Through this partnership, the existing Sompondo community nursery was extended to accommodate 12 additional growers – bringing the number of community growers up to 28, while the newly established isiKhululweni community nursery accommodates 8 growers. These 36 community growers of indigenous trees represent 36 families who benefit materially from the project. A 3rd nursery is planned to open in the near future through funding from GreenPop. In addition, 10 community members are part of the core Cape Parrot Project team and 6 temporary workers are hired during the planting season.

“We see a strong link between Fairtree’s mission of enriching lives and the caring for local communities that happens through this initiative. One of our main aims with this project is to create opportunities for local communities to earn an income for their families,” says Kobus Nel, Fairtree’s Group Chief Executive Officer. “Involving the community in the Fairtree Reforestation Project not only supports these families financially, it also enables them to contribute to the long-term survival of the Cape Parrot and play a vital role to safeguard our natural heritage. We are very proud to be integral to this project that works to conserve the South African national tree, while helping to save an endangered species in the process,” he adds.

Now in her 70s, Nozibele Mphothulo, affectionately known as ‘Mamma Evelyn’, is one of the 28 tree growers at the Sompondo Nursery. A true pioneer of the nursery, she has lived in Sompondo village all her life and the neighbouring Auckland State Forest is home to her. With other growers, she collects indigenous seeds from trees in the community and forest edge, germinates the seeds and grows healthy seedlings, which are then purchased by the Cape Parrot Project, when they reach planting height (40cm). For Mamma Evelyn – and most of the growers – this is their only source of income with which to support their families. Mamma Evelyn has been able to purchase rainwater tanks for water security, fence off her homestead food garden and support her large family, with the income she gets from the Cape Parrot Project.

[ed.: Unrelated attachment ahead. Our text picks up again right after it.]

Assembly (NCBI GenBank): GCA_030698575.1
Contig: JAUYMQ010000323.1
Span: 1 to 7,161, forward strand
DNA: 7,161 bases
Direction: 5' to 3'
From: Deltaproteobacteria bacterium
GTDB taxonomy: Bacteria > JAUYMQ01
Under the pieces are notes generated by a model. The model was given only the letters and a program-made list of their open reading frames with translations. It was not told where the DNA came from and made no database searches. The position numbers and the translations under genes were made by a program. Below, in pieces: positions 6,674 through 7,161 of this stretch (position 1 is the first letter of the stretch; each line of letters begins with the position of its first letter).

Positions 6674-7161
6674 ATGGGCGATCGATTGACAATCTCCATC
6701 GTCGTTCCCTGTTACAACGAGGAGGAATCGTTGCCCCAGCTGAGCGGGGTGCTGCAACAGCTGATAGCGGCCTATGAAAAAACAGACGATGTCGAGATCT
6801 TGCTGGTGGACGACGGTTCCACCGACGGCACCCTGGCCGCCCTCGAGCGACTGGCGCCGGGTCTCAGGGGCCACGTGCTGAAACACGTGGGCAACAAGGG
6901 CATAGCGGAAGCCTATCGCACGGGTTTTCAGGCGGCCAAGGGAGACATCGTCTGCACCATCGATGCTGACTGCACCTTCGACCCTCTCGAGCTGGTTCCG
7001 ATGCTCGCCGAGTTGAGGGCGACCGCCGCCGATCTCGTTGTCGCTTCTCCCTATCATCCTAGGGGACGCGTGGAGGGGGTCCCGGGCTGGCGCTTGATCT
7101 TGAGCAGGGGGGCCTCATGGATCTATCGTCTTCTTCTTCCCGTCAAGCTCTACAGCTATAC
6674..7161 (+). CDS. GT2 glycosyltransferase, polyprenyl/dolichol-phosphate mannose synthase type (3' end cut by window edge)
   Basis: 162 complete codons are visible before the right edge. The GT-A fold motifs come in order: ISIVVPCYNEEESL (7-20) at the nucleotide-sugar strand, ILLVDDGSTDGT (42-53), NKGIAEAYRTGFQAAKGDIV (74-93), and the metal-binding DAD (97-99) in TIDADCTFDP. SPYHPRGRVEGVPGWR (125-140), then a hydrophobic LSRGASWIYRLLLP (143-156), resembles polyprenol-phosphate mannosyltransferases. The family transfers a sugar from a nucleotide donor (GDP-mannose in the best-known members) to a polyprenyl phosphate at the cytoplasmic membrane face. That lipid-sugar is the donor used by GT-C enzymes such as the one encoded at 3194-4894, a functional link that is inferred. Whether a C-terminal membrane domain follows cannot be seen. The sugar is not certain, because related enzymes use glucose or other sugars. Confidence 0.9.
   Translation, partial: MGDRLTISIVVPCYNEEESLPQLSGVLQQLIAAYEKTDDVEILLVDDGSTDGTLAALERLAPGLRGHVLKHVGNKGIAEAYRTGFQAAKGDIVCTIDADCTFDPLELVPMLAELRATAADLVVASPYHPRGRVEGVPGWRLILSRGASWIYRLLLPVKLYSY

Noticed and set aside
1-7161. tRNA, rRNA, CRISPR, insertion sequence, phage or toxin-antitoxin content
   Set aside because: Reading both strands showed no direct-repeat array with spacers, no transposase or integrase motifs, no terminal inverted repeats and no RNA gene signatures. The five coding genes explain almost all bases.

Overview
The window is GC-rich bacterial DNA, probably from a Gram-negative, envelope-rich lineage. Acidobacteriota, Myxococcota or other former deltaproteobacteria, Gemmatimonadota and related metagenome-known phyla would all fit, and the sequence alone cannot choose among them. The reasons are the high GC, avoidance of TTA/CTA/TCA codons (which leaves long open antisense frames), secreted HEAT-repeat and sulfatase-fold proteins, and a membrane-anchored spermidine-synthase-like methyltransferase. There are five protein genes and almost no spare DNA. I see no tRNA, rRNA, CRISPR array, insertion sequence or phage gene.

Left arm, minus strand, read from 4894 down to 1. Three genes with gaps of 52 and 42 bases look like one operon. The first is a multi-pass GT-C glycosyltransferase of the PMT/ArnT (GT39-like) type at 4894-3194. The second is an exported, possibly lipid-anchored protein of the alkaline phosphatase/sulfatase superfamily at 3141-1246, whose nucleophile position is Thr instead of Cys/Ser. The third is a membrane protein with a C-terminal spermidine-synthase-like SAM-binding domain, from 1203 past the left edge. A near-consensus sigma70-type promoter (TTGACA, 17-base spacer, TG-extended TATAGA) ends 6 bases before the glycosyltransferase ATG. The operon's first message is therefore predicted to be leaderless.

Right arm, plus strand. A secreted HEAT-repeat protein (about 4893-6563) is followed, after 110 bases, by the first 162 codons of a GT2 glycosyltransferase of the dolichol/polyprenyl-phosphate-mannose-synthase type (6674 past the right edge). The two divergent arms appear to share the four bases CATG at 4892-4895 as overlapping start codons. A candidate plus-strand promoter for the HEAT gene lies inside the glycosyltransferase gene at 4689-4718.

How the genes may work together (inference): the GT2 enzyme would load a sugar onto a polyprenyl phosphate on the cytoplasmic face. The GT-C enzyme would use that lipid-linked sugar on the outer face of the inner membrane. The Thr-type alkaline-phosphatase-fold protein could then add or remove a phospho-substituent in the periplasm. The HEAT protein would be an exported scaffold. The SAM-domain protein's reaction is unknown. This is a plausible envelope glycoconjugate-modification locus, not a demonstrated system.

Although she grows a diversity of tree species, the Outeniqua Yellowwood (Afrocarpus falcatus) is her signature species and over several years, thousands of these trees have been planted in and around this forest habitat. “If I ever retire, I want to pass on my knowledge to the younger generation,” she says.

“As we move forward on our Fairtree journey, this initiative speaks to who we are, not only as a company but also as individuals. This project allows us the opportunity to give back, restore what has been lost, and leave the world in a better place. Most of all, we want to leave a legacy for future generations,” Nel concludes.

More about the Wild Bird Trust and Cape Parrot Project